Why Do Dogs Yawn So Much?
Is your pup just worn out, or is there something more behind it?
If you own a dog, you’ve probably seen him yawn. A lot. And while a dog yawning is certainly adorable, you may have also wondered, “Why do dogs yawn so much?” Do they yawn for the same reason humans do? It certainly seems to be a natural response to something, but what? Is it even something you might need to be worried about? After all, dogs have no shortage of perplexing habits, like eating grass and following you into the bathroom.
Why do dogs yawn?
Well, first of all, why do humans yawn? Scientists haven’t even completely gotten to the bottom of that mystery. But they do believe that tiredness is only a part of it. “Yawning stretches the jaw and increases blood flow in the head, neck, and face,” says Dr. Katy Nelson, senior veterinarian at Chewy. “The amount of air drawn in during a yawn is more than just a regular breath, and that increased pressure causes a downward flow of spinal fluid and blood from the brain.” The theory there is that the movement of these fluids can “cool down” the brain, and with it, the rest of the body. In addition, yawning is likely a way to stretch the face muscles, which can, yes, “wake you up” if you’re tired or bored.
Similarly, dogs likely yawn for these reasons the same way we do. “Exhaustion is one of the reasons why dogs yawn,” Dr. Nelson says. “Stretching their facial muscles is one way of attempting to stay awake.”
Do dogs yawn for other reasons?
Yes, dog yawning can mean other things as well. In addition to serving these more familiar purposes, dogs also yawn “during times of anxiety, insecurity, excitement, indifference, and as a calming signal to other dogs,” Dr. Nelson explains. A “calming signal,” possibly the most significant of these, is a way to peacefully greet another dog. It’s almost like the dog equivalent of a handshake. And yawning is not the only calming signal dogs use. “Yawning, avoiding eye contact, licking their lips, sniffing something in the environment, and exaggerated slow walking are all ways [dogs communicate] that…they’re not a threat,” Dr. Nelson says. Find out the reason behind another strange dog greeting: Why do dogs sniff each other’s butts?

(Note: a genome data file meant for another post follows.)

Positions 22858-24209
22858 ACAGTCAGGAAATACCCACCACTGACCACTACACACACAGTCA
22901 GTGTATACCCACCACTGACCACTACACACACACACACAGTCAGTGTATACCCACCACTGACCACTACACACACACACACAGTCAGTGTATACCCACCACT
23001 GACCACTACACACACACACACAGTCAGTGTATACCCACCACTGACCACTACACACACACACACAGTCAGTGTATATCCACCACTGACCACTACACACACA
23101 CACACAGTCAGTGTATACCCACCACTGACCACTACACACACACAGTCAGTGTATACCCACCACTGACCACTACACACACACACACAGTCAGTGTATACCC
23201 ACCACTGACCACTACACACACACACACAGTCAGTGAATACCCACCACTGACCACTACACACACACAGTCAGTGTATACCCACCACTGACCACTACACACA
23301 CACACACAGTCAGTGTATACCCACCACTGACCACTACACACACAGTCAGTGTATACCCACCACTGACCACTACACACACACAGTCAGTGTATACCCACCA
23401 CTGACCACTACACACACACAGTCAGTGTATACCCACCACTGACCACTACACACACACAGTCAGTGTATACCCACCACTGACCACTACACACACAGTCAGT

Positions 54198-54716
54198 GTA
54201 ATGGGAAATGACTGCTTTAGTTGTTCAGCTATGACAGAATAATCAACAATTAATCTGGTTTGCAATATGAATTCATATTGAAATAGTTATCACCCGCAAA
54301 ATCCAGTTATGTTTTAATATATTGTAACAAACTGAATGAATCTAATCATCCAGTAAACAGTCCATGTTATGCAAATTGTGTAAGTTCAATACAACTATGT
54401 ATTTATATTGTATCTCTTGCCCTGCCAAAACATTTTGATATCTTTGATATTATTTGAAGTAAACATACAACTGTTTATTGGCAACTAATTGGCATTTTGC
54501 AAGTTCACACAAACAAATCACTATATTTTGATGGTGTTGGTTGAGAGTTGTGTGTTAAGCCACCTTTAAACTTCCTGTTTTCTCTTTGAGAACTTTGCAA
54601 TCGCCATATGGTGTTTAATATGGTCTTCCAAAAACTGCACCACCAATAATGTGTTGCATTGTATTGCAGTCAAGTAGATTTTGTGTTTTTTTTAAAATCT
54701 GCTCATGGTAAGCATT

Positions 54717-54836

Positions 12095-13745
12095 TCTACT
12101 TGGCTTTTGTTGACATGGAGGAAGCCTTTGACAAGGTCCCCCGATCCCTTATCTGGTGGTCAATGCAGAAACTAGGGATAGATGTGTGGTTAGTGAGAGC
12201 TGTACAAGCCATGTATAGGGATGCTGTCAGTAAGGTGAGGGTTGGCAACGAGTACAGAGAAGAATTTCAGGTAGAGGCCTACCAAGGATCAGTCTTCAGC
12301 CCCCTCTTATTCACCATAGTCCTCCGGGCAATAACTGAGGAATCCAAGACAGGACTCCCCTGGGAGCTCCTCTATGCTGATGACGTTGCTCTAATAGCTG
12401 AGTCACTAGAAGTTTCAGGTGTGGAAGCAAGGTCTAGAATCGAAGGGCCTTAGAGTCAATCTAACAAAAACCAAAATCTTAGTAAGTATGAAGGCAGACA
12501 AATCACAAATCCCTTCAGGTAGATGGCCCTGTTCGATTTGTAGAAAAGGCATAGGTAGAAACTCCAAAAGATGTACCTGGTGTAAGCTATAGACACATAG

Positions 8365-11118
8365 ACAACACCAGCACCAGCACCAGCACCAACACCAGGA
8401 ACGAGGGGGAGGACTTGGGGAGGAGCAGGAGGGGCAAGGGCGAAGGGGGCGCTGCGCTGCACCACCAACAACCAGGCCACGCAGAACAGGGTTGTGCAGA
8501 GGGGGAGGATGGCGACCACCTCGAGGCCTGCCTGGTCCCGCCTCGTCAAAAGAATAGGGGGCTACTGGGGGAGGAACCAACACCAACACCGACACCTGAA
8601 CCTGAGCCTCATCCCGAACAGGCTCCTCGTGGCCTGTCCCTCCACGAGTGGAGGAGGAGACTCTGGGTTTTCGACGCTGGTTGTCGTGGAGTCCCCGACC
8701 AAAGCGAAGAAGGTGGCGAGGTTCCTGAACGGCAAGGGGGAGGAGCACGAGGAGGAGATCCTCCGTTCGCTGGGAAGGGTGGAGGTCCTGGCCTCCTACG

Should you be worried about your dog yawning?
Only if he suddenly seems to be doing it more than usual, Dr. Nelson says. Dogs yawning often is not out of the ordinary, since there are so many reasons they do it. But if you notice that he’s yawning considerably more than he usually does, it could be worth a trip to the vet. “Your pup may be experiencing stress or anxiety due to changes in his environment, or may just be feeling insecure in general,” Dr. Nelson says. “Your veterinarian may be able to suggest some options to decrease his stress and make him feel more comfortable.” For starters, you can look into these ways to calm an anxious dog (without medication).